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Writing women's history one mother at a time... since 2004.

Tim Carvajal’s story of Martha



Miss Martha Brunner (born October, 29, 1931) is a missionary in Ecuador. She is known for establishing churches, a maternity clinic, a Christian school, and an orphanage in the Pifo valley.

Early Life

Martha Louise Brunner was born in Pennsylvania. She was the third of Rev. Henry Brunner and Mary Luceta Brunner (Hunting)’s four children. Richard and Mary were four and three years her senior; and David 7 years her junior. Her father was an evangelical minister and an architect, traits which would prove invaluable to Martha later on in her ministry. Raised a preacher’s kid during the Great Depression, she learned the meaning of faith and trust in God at an early age. Growing up as a child, Martha was exposed to visiting missionaries, which fostered her desire to become one. That wish however, was repressed by her character: she was a shy girl, regarded abnormally withdrawn and unconventional; her sister and mom did most of the talking. As an adolescent, she became involved with several Christian organizations: attending weekly Bible studies, going to Jack Wyrtzen rallies in NY, HiBA clubs (High School Born Againers), and Keswick conferences. It was in a Bible study under the direction of Bob Moon, where Martha’s inclination to be used by God in spite of her social shortcomings was confirmed: “He (Moon) took us through the Bible showing how God used the foolish, the weak, the nothing, the least, to do great things for Him . . . It was Gideon, the least in his tribe and family, Moses who said he couldn’t speak, etc. . . Oh God, if using these types of people brings glory to You, then here I am – send me to the Mission Field.” Martha graduated from Perth Amboy High School, NJ at the age of 18.

Hard work and donations, sometimes from anonymous sources, enabled Martha to attend college. She studied pre-nursing for two years at Houghton College; followed by three years at Cornell University – New York Hospital School of Nursing, where she obtained her BS in Nursing.

Paving the Way

After obtaining her RN, Martha spent a year working as a public health nurse, another year attending the graduate school of Columbia Bible College, and another year working the medical-surgical floor at a nearby hospital. Her brother David, who listened to HCJB radio programs transmitted via shortwave, shared with Martha the need for nurses at a hospital in Quito, Ecuador. Martha’s first reaction: “Where is that?” She had the opportunity to meet with Hospital Vozandes’ founder Dr. Paul Roberts, in Philadelphia. A few months later Martha applied to be a missionary nurse with HCJB, and was accepted. She completed her missionary prerequisites doing internship assignments in Michigan; gathering financial support; and attending Spanish language school in Costa Rica, where she had the opportunity to stay with her sister, who was already a missionary.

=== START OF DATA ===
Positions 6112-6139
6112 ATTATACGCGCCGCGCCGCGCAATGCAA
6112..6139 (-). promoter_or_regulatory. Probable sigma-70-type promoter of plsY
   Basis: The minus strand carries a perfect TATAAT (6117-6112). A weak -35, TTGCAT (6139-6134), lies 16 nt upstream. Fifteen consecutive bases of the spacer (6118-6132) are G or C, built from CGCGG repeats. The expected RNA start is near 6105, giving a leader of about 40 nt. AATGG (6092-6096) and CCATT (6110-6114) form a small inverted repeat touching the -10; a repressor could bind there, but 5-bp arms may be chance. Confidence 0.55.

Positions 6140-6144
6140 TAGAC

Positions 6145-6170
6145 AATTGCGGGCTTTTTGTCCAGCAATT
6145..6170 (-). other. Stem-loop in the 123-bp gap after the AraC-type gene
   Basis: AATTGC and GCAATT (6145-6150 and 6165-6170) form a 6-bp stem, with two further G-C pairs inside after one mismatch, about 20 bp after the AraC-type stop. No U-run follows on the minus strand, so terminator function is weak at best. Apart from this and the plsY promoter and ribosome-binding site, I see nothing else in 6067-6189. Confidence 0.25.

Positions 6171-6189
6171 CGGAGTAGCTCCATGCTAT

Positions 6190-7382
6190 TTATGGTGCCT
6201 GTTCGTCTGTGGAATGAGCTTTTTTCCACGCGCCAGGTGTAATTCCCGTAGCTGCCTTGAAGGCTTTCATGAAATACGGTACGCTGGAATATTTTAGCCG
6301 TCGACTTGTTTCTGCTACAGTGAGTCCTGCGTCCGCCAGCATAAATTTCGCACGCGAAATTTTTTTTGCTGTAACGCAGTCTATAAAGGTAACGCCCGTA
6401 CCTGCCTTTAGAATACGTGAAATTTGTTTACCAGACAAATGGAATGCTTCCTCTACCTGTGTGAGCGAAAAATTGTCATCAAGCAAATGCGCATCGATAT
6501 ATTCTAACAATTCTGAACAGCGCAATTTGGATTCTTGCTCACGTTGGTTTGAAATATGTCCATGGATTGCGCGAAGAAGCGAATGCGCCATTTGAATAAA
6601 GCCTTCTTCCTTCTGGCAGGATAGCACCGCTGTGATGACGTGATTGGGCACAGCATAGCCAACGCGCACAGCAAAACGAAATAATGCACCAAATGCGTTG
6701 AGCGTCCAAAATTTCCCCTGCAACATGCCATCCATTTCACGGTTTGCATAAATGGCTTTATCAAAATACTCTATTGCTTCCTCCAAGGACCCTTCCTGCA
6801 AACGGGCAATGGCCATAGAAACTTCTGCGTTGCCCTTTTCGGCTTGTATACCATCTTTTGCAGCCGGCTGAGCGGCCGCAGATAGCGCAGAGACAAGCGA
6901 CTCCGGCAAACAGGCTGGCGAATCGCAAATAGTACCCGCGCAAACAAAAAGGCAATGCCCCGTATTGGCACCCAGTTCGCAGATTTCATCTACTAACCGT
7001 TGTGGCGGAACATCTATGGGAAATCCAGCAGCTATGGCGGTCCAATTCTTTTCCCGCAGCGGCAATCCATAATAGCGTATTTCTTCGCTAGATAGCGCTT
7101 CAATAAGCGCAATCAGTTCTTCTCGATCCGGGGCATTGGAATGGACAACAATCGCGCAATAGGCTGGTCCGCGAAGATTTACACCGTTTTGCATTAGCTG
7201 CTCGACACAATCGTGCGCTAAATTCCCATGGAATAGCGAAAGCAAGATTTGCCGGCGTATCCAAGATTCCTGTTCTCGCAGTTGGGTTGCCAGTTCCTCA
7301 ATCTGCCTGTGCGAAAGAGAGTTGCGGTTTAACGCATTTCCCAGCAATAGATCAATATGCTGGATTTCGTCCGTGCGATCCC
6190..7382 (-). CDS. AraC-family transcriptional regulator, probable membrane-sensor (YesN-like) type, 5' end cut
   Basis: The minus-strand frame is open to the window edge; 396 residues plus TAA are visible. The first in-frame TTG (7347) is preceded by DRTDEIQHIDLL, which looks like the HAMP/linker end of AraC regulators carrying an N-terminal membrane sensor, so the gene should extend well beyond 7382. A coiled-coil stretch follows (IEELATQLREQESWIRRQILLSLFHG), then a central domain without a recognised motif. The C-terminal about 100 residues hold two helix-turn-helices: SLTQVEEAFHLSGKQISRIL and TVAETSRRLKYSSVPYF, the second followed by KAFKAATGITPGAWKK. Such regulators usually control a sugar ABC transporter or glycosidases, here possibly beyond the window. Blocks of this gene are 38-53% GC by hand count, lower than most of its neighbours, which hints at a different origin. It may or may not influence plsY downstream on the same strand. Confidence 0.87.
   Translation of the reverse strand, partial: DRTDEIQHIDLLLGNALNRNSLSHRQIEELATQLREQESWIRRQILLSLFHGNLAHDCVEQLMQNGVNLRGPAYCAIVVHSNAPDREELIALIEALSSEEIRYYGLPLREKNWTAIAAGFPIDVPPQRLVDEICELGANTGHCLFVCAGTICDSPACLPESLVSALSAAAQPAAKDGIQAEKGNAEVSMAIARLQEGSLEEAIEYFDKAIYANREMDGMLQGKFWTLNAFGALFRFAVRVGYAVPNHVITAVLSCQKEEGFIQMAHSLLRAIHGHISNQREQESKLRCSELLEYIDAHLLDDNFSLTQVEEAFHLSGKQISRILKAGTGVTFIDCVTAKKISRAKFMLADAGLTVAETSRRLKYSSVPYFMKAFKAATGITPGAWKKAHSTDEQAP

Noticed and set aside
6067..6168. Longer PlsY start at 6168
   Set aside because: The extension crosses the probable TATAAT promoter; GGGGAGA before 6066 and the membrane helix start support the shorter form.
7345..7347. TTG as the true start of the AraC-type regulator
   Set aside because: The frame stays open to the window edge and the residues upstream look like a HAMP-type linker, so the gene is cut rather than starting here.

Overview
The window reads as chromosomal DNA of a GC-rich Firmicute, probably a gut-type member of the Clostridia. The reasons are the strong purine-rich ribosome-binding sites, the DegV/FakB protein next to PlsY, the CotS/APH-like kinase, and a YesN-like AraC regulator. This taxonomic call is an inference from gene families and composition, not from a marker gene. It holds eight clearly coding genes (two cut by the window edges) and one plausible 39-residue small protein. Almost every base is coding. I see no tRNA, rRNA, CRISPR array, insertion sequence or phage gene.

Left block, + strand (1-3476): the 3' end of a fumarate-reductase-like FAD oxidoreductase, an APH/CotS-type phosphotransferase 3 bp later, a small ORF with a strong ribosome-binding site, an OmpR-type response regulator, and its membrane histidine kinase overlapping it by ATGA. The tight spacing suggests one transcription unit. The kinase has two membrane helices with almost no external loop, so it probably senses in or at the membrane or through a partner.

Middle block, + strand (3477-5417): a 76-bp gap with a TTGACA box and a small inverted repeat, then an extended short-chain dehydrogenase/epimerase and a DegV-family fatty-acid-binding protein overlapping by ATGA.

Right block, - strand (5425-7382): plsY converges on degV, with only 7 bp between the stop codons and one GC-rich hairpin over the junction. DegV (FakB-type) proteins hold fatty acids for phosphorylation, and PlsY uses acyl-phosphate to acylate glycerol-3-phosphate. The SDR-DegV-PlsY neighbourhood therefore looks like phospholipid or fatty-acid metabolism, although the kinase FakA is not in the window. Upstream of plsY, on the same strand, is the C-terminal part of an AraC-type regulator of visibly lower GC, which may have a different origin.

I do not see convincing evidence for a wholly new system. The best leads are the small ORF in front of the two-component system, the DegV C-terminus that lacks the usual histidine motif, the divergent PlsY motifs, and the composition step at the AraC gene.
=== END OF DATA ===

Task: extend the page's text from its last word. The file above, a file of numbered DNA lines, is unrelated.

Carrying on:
After more than a year of Ecuadorian red tape, a work-restrictive courtesy Visa was granted. At the age 29, Martha along with four other nurses traveled to Quito, Ecuador. The year was 1959. Shortly after their arrival, former President Galo Plaza Lasso’s mother was admitted to Hospital Vozandes. At the behest of Galo, around the clock care was to be provided for his mother by American nurses. When informed by the hospital that the available American nurses were restricted from working, he saw to it that those nurses be given permanent Visas – Martha being one of them.

The Clinic

Ten months after working in Hospital Vozandes, Martha was assigned as a field nurse to Pifo, a small town 20 miles outside of Quito, where the HCJB radio transmitter towers once stood. The terrain was rugged; and aside of a bi-monthly visit from a doctor, Martha was the only medical personnel between Quito and the jungle. The one-room outpatient clinic did not accommodate for long-term stay; therefore patients received home visits from Martha, whose primary means of transportation was a jeep, horseback, or foot, depending on the terrain. Circumstances made for diagnosis and treatment under the most primitive and unsanitary conditions. As a result, a second room was added to the clinic, where inpatient care could be provided. The clinic grew to the point where HCJB provided Lucrecia, a nurse’s aide to help with the clinic.

Later on, when Martha would begin taking in kids to raise, a new clinic was built primarily focused on maternity. The clinic became one of Martha’s methods of evangelism: every mother and father that went through that clinic got to hear the good news of the Gospel.

The Home

While running the maternity at the transmitter towers site, it became clear to Martha that twin babies ended up with at least one unable to survive shortly after discharged due to impoverished conditions. After several such experiences, Martha’s heart was moved to consider raising a baby. The opportunity came when a mother, who had had a twin die from a previous delivery, arrived to the clinic expecting another set. The mother, in tears asked Martha to take one. Martha promised to take one if it was a girl. The firstborn was a boy; the second a girl. True to her word, Martha took in Rosa, her first child, to raise for the Lord. The year was 1964.